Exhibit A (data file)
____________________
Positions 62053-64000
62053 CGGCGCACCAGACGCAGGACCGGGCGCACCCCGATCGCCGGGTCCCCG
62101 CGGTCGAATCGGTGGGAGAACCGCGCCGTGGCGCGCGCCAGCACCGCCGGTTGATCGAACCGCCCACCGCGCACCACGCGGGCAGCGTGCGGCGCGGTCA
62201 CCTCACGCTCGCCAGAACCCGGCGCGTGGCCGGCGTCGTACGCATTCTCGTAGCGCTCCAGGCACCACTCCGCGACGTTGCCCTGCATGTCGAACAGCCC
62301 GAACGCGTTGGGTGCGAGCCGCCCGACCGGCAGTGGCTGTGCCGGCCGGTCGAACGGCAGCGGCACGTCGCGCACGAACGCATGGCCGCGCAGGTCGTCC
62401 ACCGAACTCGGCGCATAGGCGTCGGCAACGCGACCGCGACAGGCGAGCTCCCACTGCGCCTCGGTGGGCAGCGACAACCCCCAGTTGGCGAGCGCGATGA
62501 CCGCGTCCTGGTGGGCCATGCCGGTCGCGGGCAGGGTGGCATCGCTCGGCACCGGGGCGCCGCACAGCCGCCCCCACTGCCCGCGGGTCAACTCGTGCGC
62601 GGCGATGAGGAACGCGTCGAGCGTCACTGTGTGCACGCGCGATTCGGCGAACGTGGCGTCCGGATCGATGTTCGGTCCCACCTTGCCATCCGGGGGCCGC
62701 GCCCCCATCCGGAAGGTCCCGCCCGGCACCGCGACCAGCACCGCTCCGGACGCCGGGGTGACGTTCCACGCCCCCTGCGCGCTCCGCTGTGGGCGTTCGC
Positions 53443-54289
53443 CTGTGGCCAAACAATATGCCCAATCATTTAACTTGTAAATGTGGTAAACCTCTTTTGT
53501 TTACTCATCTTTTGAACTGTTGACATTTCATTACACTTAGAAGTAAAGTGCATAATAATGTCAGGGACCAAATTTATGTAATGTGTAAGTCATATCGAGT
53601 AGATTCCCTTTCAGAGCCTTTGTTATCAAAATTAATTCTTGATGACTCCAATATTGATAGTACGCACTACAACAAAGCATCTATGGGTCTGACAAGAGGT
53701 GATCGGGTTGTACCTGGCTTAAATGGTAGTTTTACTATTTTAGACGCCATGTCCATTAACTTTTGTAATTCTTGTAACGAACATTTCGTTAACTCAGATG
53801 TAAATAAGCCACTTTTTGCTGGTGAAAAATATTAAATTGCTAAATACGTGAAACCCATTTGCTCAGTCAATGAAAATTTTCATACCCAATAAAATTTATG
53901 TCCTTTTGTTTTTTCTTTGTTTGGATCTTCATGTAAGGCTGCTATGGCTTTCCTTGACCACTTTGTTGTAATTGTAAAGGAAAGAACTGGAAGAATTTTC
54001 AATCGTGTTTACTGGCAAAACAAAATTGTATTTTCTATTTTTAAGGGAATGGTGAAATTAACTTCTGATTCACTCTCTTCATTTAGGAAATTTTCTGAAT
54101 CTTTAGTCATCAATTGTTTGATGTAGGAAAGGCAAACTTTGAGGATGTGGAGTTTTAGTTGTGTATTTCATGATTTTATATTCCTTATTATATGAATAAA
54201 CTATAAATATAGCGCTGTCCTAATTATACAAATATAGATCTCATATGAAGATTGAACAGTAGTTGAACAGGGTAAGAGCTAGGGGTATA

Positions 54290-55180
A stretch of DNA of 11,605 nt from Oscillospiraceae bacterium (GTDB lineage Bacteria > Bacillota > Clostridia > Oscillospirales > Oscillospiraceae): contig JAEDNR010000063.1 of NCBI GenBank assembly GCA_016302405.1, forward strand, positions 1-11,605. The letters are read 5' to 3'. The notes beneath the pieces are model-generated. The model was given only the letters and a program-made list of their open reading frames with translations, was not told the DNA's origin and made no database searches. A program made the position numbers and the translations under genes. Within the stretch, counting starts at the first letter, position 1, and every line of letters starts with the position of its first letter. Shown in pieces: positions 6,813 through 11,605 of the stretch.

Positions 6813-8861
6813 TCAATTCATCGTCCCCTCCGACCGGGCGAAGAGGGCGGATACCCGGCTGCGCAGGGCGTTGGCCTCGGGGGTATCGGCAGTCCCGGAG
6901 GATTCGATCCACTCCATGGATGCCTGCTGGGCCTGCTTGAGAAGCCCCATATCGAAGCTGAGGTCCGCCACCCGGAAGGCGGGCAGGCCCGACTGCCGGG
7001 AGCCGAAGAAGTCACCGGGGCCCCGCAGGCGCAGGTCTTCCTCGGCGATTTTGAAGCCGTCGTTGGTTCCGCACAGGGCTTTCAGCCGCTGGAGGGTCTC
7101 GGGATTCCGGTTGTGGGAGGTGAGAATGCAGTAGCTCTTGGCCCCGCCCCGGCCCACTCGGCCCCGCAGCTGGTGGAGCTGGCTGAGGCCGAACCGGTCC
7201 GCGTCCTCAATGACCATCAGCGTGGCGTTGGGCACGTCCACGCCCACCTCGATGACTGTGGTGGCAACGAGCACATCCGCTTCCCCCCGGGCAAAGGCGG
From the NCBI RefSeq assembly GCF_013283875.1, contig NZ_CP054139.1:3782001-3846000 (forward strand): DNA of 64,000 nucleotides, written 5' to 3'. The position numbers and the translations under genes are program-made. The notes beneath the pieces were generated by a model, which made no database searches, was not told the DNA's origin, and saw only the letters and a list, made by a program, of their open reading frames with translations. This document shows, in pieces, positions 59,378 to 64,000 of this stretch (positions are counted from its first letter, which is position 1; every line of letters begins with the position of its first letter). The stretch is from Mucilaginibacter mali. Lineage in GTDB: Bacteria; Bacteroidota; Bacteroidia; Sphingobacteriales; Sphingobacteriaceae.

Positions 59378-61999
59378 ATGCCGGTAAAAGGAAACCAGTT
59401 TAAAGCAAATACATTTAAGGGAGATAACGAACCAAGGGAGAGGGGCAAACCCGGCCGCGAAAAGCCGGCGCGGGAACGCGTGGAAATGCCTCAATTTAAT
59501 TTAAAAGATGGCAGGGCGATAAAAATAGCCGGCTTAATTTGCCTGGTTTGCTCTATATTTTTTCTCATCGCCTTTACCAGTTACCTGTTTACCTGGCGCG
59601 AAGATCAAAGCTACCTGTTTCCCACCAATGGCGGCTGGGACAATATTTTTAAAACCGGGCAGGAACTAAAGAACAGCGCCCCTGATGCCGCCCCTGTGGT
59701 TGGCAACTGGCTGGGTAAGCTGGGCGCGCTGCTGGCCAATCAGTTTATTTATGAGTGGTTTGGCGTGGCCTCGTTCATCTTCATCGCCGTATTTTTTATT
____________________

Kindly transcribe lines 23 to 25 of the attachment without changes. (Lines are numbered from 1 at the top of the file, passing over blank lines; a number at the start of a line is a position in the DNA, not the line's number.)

6813 TCAATTCATCGTCCCCTCCGACCGGGCGAAGAGGGCGGATACCCGGCTGCGCAGGGCGTTGGCCTCGGGGGTATCGGCAGTCCCGGAG
6901 GATTCGATCCACTCCATGGATGCCTGCTGGGCCTGCTTGAGAAGCCCCATATCGAAGCTGAGGTCCGCCACCCGGAAGGCGGGCAGGCCCGACTGCCGGG
7001 AGCCGAAGAAGTCACCGGGGCCCCGCAGGCGCAGGTCTTCCTCGGCGATTTTGAAGCCGTCGTTGGTTCCGCACAGGGCTTTCAGCCGCTGGAGGGTCTC